Whole Wheat Strawberry Shortcake

Sweetened strawberries set on a fluffy biscuit and topped with light cream, but with a healthy twist. Whole wheat flour and yogurt up the nutritional value and give us one more reason to eat strawberry shortcake.

When I think about strawberry shortcake, the word that comes to mind is wholesome. It’s a quintessentially American sweet that conjures up images of grandmothers patting together biscuit dough and whipping cream by hand.

But just because it’s wholesome doesn’t mean there isn’t room to make it a touch more healthy. This is exactly what I had in mind when I came up with these Whole Wheat Strawberry Shortcakes.

A Healthy Spin on Strawberry Shortcake

A few little tricks give these shortcakes a healthier spin on the standard recipe.

  • The biscuits have less butter and more whole-grain flour than your typical recipe.
  • The whipped topping is equal parts Greek yogurt and heavy cream.

This means fewer calories and less saturated fat. The same goes for the whipped topping, which is also made with yogurt (and the beneficial “good” bacteria that comes along for the ride).

Serving them open-faced keeps the calories in check. All that being said, they remain a scrumptious treat. You can even serve leftover shortcakes for breakfast, warmed in the oven and spread with a favorite jam.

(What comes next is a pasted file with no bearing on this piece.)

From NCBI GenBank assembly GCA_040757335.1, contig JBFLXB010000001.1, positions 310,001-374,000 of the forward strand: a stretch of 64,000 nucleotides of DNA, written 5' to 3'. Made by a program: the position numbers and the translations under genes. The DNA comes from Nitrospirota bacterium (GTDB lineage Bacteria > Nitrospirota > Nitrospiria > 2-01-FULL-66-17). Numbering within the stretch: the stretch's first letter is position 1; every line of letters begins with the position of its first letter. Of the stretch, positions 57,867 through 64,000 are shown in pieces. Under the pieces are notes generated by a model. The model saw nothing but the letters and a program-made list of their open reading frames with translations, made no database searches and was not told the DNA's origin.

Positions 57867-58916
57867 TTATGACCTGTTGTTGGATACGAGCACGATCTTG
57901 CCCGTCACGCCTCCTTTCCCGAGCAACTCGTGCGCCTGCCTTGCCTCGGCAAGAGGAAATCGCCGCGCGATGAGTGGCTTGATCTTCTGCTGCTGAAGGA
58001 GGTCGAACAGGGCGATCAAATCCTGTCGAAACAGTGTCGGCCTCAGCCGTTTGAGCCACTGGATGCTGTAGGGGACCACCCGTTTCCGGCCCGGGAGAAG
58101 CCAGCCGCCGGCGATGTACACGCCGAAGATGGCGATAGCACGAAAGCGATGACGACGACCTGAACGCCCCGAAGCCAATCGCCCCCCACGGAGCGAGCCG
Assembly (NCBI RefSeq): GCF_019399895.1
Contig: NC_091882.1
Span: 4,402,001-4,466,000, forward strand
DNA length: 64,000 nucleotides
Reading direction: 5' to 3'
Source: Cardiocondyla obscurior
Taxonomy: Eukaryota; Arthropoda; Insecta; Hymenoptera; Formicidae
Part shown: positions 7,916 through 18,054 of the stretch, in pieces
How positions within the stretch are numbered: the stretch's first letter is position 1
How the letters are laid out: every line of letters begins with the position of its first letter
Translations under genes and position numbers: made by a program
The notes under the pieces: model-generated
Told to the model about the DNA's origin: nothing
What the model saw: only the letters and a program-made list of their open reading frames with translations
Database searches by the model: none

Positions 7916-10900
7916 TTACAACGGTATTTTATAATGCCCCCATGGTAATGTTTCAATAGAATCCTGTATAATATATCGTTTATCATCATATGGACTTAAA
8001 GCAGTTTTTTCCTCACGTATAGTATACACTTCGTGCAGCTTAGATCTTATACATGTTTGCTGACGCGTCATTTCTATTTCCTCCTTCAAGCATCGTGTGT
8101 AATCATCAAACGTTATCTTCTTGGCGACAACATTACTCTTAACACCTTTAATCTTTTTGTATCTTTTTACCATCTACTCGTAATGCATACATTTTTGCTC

WHAT’S THE BEST WHOLE WHEAT FLOUR?

This recipe is pretty flexible in terms of the type of flour you use. Standard whole wheat flour, whole wheat pastry flour, and white whole wheat flour will all do the job.

Make sure your whole wheat flour hasn’t been sitting in your cupboard for too long, since it can go bad sooner than white flour. (Tip: store it in the fridge or freezer for longevity). If you don’t have whole wheat, just use all-purpose flour instead.

And if you’re looking to make this gluten-free, use a standard cup-for-cup gluten-free all-purpose flour, like this. It should yield good results, though you might not get quite the same rise.

WHY USE GREEK YOGURT WITH WHIPPED CREAM?

In addition to the nutritional upside of using yogurt in place of heavy cream, it also makes the topping more stable.

You can confidently whip it several hours or even a day ahead and it will stay reasonably fluffy until dessert time. It also adds a mild tangy flavor, which plays off the berries quite deliciously. You need a thick, Greek-style yogurt to make this work. If you can’t find Greek yogurt, make your own using this simple method.

SWAPS AND SUBSTITUTIONS

One of my favorite ways to play around with shortcake is to experiment with other fruits. Frozen raspberries, for example, are excellent when left to thaw and then spooned onto shortcake.

This also means you don’t have to wait for strawberry season to make it. Since raspberries are a tangier berry, you’ll want to bump up the sugar a bit. You can also swap in other berries or try this with sliced stone fruits, such as peaches, plums, and nectarines.

MAKE AHEAD TIPS FOR STRAWBERRY SHORTCAKE

Strawberry shortcake is an excellent make-ahead recipe. If you prep it early in the day, store the strawberries and yogurt cream in separate containers in the fridge until ready to serve.

You can make the shortcakes a day ahead of time and store them in a covered container at room temperature. Reheat them just before serving in a 350°F oven until they’re good and warm. Leftover shortcakes are excellent split in half and heated until crisp in a toaster oven, then slathered with jam.

MORE GREAT STRAWBERRY RECIPES

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